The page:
Every year, around this time, I love to read Two from Galilee. This year, I read A Lineage of Grace as well. Two from Galilee was a favorite of mine from the time I first read it when I was 12 years old. A Lineage of Grace is a compilation of a five series set written by Francine Rivers. The book covers five women in the lineage of Jesus Christ, with Mary, of course being the final story told. Both of these authors do an excellent job of reinforcing the fact that the events that unfolded in that stable were very real. Mary and Joseph were actual people, seeking to obey God, not knowing how their story would end. The journey from Nazareth was long and dusty. The city of Bethlehem was crowded and frenzied. Mary was young, pregnant and in labor. Joseph was in desperate need of shelter for his wife and coming son. The stable was dirty and smelly, far from an ideal place to give birth. I'm sure that their trust in God remained strong - but they were human, too. Do you think they wondered, "Where is God in this?" "This isn't what we thought would happen." If they did, can you imagine the joy they felt when the shepherds came with glorious confirmation that God was, indeed, working wonders and standing firm on His promises.
Think about it. Won't you?

Saturday, December 19, 2009

Snowed In

Last evening, our church hosted a Live Nativity- complete with goats, donkeys and sheep. It was such a wonderful experience. Guests were assisted in parking and were given flashlights and sheet music to carry with them as they made their way around the circuit with the assistance of our narrator. Together, each group listened to the story of Christ's birth, sang Christmas carols and watched portrayals of the crowd in Bethlehem, the innkeeper's house, the stable, angels appearing to the shepherds and finally, the wise men bearing gifts. The entire experience was just outstanding!
A second showing was scheduled for this evening, but alas, a massive winter storm had other ideas. We awoke this morning to a world blanketed in a thick coating of white, beautiful, but requiring some changes in plan. There were big plans for today - Christmas baking, matinee movie for my husband and I, and the Live Nativity this evening. Well, since we don't make it to the movies very often, we did decide to go ahead and walk to the movie theater - and it looked like a few other people had the same idea. The walk was a bit slippery, but made us very thankful for our small town. Since the grocery store required a drive, and that did not seem to be a good idea, Christmas baking had to be limited to what I had ingredients for on hand (Molasses Crinkles, by the way).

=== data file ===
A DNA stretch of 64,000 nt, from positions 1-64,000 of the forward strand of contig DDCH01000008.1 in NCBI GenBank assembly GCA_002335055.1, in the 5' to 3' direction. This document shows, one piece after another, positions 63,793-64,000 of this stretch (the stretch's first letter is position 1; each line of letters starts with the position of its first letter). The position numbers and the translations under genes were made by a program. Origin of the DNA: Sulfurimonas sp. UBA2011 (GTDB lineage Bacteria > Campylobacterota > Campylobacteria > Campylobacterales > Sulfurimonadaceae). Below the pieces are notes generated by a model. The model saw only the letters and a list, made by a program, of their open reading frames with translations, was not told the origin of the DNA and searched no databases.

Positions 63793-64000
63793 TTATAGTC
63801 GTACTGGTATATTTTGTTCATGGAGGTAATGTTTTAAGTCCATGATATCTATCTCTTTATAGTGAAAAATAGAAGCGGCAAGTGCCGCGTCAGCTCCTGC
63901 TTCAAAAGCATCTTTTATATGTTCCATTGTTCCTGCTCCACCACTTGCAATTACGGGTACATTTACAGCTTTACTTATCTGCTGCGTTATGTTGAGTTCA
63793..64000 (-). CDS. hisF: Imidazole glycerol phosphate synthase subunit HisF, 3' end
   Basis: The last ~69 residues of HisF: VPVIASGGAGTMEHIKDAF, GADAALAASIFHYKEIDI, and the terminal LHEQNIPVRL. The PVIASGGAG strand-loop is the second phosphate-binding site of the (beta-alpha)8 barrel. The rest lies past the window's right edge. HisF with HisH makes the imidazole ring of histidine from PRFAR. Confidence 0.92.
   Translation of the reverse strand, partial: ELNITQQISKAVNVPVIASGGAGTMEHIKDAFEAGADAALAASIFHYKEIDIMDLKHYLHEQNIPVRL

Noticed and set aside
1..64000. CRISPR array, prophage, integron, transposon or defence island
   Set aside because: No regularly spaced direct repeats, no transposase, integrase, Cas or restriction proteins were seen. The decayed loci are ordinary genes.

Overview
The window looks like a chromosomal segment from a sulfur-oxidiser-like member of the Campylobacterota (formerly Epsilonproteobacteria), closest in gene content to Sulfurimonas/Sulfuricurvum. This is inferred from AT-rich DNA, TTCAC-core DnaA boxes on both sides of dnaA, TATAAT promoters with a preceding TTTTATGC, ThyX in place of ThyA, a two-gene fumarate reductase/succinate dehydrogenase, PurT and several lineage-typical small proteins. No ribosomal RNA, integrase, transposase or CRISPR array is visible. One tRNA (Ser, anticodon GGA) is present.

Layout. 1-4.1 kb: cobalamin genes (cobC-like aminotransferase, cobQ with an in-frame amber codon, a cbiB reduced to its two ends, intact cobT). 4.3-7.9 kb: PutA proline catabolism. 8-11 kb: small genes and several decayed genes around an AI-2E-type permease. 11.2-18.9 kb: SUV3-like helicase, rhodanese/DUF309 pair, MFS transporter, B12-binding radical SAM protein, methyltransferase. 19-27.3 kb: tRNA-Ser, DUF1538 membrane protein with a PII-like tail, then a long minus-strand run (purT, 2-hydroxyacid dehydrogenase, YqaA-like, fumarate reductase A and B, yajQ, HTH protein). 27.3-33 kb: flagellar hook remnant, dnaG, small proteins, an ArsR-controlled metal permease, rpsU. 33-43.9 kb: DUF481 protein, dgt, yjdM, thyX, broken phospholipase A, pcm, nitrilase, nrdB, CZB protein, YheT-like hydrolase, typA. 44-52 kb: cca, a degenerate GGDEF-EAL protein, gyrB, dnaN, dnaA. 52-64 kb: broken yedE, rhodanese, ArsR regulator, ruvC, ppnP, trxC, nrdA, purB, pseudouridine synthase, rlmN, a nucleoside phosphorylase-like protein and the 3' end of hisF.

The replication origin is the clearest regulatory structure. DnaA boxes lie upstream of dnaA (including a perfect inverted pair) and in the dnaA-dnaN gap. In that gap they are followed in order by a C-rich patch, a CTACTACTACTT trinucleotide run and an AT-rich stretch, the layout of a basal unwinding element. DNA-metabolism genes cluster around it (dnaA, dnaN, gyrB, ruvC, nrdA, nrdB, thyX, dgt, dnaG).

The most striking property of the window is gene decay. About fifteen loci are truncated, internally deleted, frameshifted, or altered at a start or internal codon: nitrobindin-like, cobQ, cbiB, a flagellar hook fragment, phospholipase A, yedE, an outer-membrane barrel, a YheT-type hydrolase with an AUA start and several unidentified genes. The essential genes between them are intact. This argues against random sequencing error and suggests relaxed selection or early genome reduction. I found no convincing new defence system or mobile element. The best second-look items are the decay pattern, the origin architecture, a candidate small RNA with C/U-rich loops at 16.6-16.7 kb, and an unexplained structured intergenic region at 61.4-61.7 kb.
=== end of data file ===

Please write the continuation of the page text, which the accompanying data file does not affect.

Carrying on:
The snow is still falling and we are up to about 8 -9 inches so far. Hopefully, it lets up so we can go to church tomorrow morning!

Wednesday, December 16, 2009

I'd love to tell you these are outtakes . . .

After the choir and band concert last evening, we went over to a local coffee shop to get something to drink before going home. While we were waiting for our order, I thought I'd try to capture some photographs for posterity.
If she ever becomes famous, she will make the paparazzi cry. I guarantee.
Unlike his sister, this one actually WANTED to be photographed. He just has a little trouble holding a pose and my camera has a slow shutter speed. That's my story and I'm sticking to it!
Someday their grandkids will get a good laugh, anyway.

Sunday, December 13, 2009

It's Beginning to Look A Lot Like Christmas!

I've been busily crafting away this week - so many good ideas - so little time! I can't show them all, but here are a few of my recent projects.
First of all, I love to visit Bakerella's website - she has so many great ideas! When I found these Cowboy Cookies on her blog, I just couldn't wait to make them.

And then, I discovered what just might be my favorite craft EVER! And I love to make stuff. Lots and lots of stuff. Freezer paper stencilling is just so cool! My pictures of the process didn't turn out very well, but you can find tutorials here, or here
I'm really pleased with how this t-shirt turned out!